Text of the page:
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Exit from Metroland

Giles Newington

The plain-speaking, undeceived tone of Julian Barnes’s narrators, together with his suburban settings, can make him seem a quintessentially English writer. Normally, however, the gradually revealed unreliability of these narrators serves to subvert the assumptions of the middle class world.

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The Other Side of the Sky

Luke Gibbons

For some it is only a matter of time before the digital world catches up with its human creators, but for Wittgenstein it was a matter of principle that computer codes could never acquire the nuances and complexity of ordinary language, let alone the resonances of literature.

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An Easy Conscience

Aidan O’Malley

Religion, Hubert Butler believed, should be a place of truth-telling rather than a mere symbol of decorousness and respectability. Croatia’s Cardinal Stepinac felt he had nothing to be ashamed of in his record on the forcible conversion of orthodox Serbs during World War Two. Butler disagreed.

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Rediscovered Territory

Tim Groenland

In a reimagined continuation of the Huckleberry Finn story, Huck is a reluctant witness to the march of ‘sivilization’ as it rampages across America. His relentlessly unheroic perspective and humanitarian pragmatism offer a partial antidote to the warlike machinations of his compatriots.

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Instead of Blood

Ian Doherty

In Northern Ireland in 1972, 470 people were killed, 1,853 bombs were planted and 18,819 kilos of explosives found. Some thought a United Ireland was close, others a civil war. At the same time the Dublin and London governments were working diligently with moderate politicians for a settlement.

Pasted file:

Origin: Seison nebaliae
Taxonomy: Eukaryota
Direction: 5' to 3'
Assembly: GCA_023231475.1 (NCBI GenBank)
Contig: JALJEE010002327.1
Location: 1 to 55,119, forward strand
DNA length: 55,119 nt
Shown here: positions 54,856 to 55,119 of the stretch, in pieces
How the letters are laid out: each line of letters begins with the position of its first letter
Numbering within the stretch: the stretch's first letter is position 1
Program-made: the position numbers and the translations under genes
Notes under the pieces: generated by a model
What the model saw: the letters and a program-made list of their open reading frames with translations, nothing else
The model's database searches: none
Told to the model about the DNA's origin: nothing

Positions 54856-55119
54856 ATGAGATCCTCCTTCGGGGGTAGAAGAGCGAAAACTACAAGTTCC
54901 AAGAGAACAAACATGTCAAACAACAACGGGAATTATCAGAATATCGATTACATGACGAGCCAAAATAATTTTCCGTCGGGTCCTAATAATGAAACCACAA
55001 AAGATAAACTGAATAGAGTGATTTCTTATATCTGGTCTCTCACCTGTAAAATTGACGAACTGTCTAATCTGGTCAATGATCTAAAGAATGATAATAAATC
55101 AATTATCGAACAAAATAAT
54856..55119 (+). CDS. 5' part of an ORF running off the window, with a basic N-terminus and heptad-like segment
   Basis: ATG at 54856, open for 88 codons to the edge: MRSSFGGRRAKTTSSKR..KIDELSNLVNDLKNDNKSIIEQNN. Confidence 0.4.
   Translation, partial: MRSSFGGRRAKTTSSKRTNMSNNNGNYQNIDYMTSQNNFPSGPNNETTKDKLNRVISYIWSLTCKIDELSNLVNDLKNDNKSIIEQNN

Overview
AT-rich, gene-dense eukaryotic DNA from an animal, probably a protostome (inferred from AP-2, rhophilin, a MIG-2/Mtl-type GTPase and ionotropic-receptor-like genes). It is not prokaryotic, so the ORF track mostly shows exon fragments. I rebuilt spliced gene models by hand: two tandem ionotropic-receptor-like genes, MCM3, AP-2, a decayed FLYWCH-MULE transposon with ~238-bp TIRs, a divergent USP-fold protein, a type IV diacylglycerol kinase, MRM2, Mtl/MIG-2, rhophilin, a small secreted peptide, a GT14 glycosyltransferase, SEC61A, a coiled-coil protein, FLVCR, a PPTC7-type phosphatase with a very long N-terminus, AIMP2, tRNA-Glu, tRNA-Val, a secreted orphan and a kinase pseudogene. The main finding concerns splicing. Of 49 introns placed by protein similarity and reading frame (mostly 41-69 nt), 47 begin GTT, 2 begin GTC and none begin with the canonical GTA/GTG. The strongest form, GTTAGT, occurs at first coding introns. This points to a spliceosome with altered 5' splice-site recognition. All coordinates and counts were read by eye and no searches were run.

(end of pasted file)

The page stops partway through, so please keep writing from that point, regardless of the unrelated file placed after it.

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Expunged

Seamus Deane

Two figures dominate in Breandán Mac Suibhne’s history of a Donegal community, one an informer, the other one of the hard-faced men who did well out of the Famine. Together they help ruin the community, transforming it into a world stripped of people and of communal ethics.

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Fortune’s Fools

Tom Hennigan

Romans thought the bounty the goddess Fortuna had provided would last forever, that their empire was the natural culmination of human civilisation. But their world, built on shifting climatic and epidemiological foundations, was to become a victim of its own success.

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Fíon Spáinneach

Vincent Morley

The animosity between the smuggler Murtaí Óg Ó Súilleabháin and John Puxley, both of whom died violently in the 1750s, was once seen as symptomatic of wider societal divisions. But in fact Puxley, though employed as a revenue officer, had had a notable career in smuggling too.

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The Hive Mind

John Fanning

Charged with reviving the ‘New Republic’, Franklin Foer hired good writers. Quality improved but sales didn’t. ‘Data specialists’ were hired, who insisted that the editor should focus on ‘snackable content’. He complied, but then resigned and wrote a very interesting book as revenge.

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Playing with the Bits